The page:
draft-ietf-opsawg-service-model-explained-01.txt   draft-ietf-opsawg-service-model-explained-02.txt 
OPS Area Working Group Q. Wu OPS Area Working Group Q. Wu
Internet-Draft W. Liu Internet-Draft W. Liu
Intended status: Informational Huawei Technologies Intended status: Informational Huawei Technologies
Expires: December 31, 2017 A. Farrel Expires: February 25, 2018 A. Farrel
Juniper Networks Juniper Networks
June 29, 2017 August 24, 2017
Service Models Explained Service Models Explained
draft-ietf-opsawg-service-model-explained-01 draft-ietf-opsawg-service-model-explained-02
Abstract Abstract
The IETF has produced a considerable number of data modules in the The IETF has produced many data modules in the YANG modeling
YANG modelling language. The majority of these modules are used to language. The majority of these modules are used to construct data
construct data models to model devices or monolithic functions and models to model devices or monolithic functions.
they allow access for configuration and to read operational status.
A small number of YANG modules have been defined to model services A small number of YANG modules have been defined to model services
(for example, the Layer Three Virtual Private Network Service Model (for example, the Layer Three Virtual Private Network Service Model
produced by the L3SM working group and documented in RFC 8049). produced by the L3SM working group and documented in RFC 8049).
This document briefly sets out the scope of and purpose of an IETF This document describes service models as used within the IETF, and
service model, and it also shows where a service model might fit into also shows where a service model might fit into a Software Defined
a Software Defined Networking architecture. Note that service models Networking architecture. Note that service models do not make any
do not make any assumption of how a service is actually engineered assumption of how a service is actually engineered and delivered for
and delivered for a customer; details of how network protocols and a customer; details of how network protocols and devices are
devices are engineered to deliver a service are captured in other engineered to deliver a service are captured in other models that are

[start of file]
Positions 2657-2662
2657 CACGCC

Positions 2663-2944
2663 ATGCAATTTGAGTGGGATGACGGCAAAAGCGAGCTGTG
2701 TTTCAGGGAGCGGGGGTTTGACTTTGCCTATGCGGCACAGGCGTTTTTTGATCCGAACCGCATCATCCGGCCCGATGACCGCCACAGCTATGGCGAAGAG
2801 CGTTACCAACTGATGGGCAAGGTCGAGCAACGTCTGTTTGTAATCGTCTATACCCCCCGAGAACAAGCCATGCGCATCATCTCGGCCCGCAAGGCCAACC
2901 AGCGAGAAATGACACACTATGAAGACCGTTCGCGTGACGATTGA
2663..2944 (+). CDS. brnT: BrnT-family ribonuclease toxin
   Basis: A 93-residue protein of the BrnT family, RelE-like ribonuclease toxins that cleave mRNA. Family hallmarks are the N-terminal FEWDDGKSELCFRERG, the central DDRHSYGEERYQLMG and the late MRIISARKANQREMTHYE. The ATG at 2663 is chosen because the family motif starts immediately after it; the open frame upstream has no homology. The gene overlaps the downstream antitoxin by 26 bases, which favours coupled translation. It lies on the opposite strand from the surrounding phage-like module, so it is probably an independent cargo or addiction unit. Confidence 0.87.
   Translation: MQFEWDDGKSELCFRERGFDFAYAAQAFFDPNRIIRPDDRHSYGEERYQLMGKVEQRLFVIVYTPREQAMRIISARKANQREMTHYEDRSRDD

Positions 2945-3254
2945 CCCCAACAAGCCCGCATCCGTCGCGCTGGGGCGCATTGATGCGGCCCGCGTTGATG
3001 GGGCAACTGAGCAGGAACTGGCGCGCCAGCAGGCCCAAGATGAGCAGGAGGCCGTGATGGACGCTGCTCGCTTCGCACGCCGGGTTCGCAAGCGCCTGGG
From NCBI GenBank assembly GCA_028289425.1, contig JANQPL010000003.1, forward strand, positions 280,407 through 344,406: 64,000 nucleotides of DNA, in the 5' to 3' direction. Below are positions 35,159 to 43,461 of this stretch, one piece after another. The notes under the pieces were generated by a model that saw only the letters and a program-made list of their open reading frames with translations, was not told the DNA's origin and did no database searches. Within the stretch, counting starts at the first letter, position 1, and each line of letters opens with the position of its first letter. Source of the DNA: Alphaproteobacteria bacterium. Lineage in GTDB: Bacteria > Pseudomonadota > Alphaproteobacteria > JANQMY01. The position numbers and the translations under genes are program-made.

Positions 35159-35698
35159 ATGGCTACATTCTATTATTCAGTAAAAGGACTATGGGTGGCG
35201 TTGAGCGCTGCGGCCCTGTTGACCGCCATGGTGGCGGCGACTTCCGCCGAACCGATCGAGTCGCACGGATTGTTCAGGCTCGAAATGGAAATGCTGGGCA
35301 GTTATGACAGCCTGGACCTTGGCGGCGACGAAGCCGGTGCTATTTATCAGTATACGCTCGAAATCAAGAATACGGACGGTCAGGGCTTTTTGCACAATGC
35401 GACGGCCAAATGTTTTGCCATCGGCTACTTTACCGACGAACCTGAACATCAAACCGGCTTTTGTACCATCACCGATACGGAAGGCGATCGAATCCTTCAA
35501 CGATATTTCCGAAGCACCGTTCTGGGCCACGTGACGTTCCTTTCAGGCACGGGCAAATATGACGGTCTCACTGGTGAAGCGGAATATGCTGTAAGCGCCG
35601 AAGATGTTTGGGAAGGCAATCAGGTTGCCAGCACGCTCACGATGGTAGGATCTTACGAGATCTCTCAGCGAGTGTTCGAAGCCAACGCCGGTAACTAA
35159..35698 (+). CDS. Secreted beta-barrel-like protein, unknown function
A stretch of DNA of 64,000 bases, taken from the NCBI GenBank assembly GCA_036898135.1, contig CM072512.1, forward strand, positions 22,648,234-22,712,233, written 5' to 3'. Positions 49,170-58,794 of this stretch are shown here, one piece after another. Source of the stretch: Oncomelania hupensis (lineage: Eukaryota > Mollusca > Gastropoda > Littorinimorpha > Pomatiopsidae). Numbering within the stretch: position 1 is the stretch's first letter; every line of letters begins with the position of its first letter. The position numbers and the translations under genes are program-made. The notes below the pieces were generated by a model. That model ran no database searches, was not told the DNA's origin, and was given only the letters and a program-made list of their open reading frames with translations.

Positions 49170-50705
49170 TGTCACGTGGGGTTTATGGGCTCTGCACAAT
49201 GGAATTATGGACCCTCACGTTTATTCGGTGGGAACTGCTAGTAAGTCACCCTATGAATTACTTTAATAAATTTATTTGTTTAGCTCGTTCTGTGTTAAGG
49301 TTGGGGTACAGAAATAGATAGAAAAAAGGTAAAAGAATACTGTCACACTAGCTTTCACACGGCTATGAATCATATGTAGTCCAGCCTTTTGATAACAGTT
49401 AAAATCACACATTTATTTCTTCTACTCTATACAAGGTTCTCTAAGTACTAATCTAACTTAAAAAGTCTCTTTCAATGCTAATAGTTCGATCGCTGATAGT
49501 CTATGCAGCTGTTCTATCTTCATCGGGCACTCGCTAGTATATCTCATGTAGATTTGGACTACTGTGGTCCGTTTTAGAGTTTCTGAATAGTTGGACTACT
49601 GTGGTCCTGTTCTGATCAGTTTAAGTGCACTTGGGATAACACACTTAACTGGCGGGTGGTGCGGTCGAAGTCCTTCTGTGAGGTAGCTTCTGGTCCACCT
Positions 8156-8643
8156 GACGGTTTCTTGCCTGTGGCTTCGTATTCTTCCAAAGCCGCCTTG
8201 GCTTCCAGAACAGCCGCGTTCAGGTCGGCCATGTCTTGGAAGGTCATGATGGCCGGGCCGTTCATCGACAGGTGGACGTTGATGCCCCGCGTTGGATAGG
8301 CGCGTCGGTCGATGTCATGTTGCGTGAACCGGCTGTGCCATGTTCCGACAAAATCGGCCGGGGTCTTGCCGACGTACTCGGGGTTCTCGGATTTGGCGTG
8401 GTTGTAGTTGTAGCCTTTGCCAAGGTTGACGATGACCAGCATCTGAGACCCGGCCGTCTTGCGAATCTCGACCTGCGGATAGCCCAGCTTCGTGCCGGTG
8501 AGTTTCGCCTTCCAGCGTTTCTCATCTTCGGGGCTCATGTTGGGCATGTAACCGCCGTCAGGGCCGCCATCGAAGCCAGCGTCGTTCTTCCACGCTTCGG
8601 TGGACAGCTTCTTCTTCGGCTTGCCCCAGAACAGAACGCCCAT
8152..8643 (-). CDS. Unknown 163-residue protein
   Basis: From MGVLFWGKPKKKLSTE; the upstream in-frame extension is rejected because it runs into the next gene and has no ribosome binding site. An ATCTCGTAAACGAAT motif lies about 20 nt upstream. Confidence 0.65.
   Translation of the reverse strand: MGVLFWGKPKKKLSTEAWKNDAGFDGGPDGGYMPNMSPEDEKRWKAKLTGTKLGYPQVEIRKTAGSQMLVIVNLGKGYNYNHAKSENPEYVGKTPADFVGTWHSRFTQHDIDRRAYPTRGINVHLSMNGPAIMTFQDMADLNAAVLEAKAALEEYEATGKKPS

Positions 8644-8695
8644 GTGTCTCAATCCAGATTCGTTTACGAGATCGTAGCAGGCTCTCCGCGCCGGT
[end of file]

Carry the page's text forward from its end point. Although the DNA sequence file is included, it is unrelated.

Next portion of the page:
models that are not exposed through the Customer-Provider Interface. not exposed through the Customer-Provider Interface.
Status of This Memo Status of This Memo
This Internet-Draft is submitted in full conformance with the This Internet-Draft is submitted in full conformance with the
provisions of BCP 78 and BCP 79. provisions of BCP 78 and BCP 79.
Internet-Drafts are working documents of the Internet Engineering Internet-Drafts are working documents of the Internet Engineering
Task Force (IETF). Note that other groups may also distribute Task Force (IETF). Note that other groups may also distribute
working documents as Internet-Drafts. The list of current Internet- working documents as Internet-Drafts. The list of current Internet-
Drafts is at http://datatracker.ietf.org/drafts/current/. Drafts is at http://datatracker.ietf.org/drafts/current/.
Internet-Drafts are draft documents valid for a maximum of six months Internet-Drafts are draft documents valid for a maximum of six months
and may be updated, replaced, or obsoleted by other documents at any and may be updated, replaced, or obsoleted by other documents at any
time. It is inappropriate to use Internet-Drafts as reference time. It is inappropriate to use Internet-Drafts as reference
material or to cite them other than as "work in progress." material or to cite them other than as "work in progress."
This Internet-Draft will expire on December 31, 2017. This Internet-Draft will expire on February 25, 2018.
Copyright Notice Copyright Notice
Copyright (c) 2017 IETF Trust and the persons identified as the Copyright (c) 2017 IETF Trust and the persons identified as the
document authors. All rights reserved. document authors. All rights reserved.
This document is subject to BCP 78 and the IETF Trust's Legal This document is subject to BCP 78 and the IETF Trust's Legal
Provisions Relating to IETF Documents Provisions Relating to IETF Documents
(http://trustee.ietf.org/license-info) in effect on the date of (http://trustee.ietf.org/license-info) in effect on the date of
publication of this document. Please review these documents publication of this document. Please review these documents
skipping to change at page 2, line 27 skipping to change at page 2, line 27
the Trust Legal Provisions and are provided without warranty as the Trust Legal Provisions and are provided without warranty as
described in the Simplified BSD License. described in the Simplified BSD License.
Table of Contents Table of Contents
1. Introduction . . . . . . . . . . . . . . . . . . . . . . . . 2 1. Introduction . . . . . . . . . . . . . . . . . . . . . . . . 2